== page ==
Chokoyan, mothers and their babies at school

A middle school classroom in Chokoyan, where young mothers attend class with their children at their side

Nancy Ndal-lah
Schooling of girls 1
UNICEF Chad/2020/Nancy Ndal-lah
17 February 2021

When you go to a middle school classroom in Chokoyan village in the Ouaddaï Province, the presence of young mothers with their children at their side will undoubtedly attract your attention. Fatimé Al Fadil, 19 years old, attending the 3rd grade class at Chokoyan College, is one of them: "I didn't want to give up my studies because of marriage and motherhood. My husband encourages me to continue my studies and supports me. But it is often difficult to attend classes with my child next to me. Often, he will cry and disturb me when I have to take notes”.

Schooling of girls 2
UNICEF Chad/2020/Nancy Ndal-lah

"I persevere because I am the only girl in my family who goes to school"

Fatimé Al Fadil, 19 years old

Married at the age of 16, Fatimé is one of the 35 girl-mothers admitted to Chokoyan College. Every day, they have to show courage and determination to balance their studies with their family life. Generally speaking, in Chad, even if girls are allowed to continue their studies after giving birth, they are usually not admitted to classes with their children. But how has the Chokoyan school managed to get the community to embrace the importance of schooling to ensure that girl mothers are enrolled and continue to attend school?

In the beginning, there was no secondary school in Chokoyan, and girls who had completed primary school were unable to leave their locality to continue their studies in other towns such as Abéché (95km from Chokoyan), either because they were married or because they had other responsibilities, such as raising their children. When the secondary school (in 1998) and the high school (in 2015) were built in Chokoyan, the community began to debate the importance of schooling for girls and the positive consequences that this would have. The Parents' Association (APE) and the Mothers' Association (AME) organized awareness-raising sessions for families, highlighting the harmful effects of early marriage and the importance of allowing girls to continue their studies. For the Chokoyan community, it is believed that neither marriage nor motherhood should be an obstacle to the education of the girls.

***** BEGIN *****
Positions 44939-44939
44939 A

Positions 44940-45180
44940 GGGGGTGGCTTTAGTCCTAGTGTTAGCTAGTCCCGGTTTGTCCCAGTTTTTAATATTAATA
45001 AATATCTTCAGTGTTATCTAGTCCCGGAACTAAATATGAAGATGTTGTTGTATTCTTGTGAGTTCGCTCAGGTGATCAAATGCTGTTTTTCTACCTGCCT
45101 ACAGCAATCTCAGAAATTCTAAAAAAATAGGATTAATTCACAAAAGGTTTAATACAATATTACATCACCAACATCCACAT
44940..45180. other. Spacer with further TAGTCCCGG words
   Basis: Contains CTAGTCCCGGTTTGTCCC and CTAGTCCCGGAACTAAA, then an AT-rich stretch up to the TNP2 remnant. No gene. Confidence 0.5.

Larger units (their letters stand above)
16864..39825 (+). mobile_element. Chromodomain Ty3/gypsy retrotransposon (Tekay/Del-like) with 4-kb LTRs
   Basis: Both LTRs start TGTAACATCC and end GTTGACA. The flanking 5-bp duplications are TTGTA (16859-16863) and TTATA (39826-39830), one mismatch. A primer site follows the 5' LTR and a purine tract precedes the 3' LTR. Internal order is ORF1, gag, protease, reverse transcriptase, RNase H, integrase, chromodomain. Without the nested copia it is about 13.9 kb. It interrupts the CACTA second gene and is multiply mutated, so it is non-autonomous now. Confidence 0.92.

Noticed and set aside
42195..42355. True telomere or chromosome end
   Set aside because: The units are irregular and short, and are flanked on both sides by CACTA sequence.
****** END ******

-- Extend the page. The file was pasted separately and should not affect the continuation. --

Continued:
Schooling of girls 4
UNICEF Chad/2020/Nancy Ndal-lah

2019 was an opportunity to boost education, especially for girls. For the first time, young mothers were encouraged to come to school with their children. In partnership with the Korean International Cooperation Agency (KOICA), UNICEF is supporting the Ministry of National Education and Civic Promotion (MENPC) to increase equitable access to inclusive quality education for boys and girls aged 10 to 24 in an environment that promotes best health, WASH practices and girls’ empowerment, in Ouaddai and Hadjer Lamis. 

Schooling of girls 3
UNICEF Chad/2020/Nancy Ndal-lah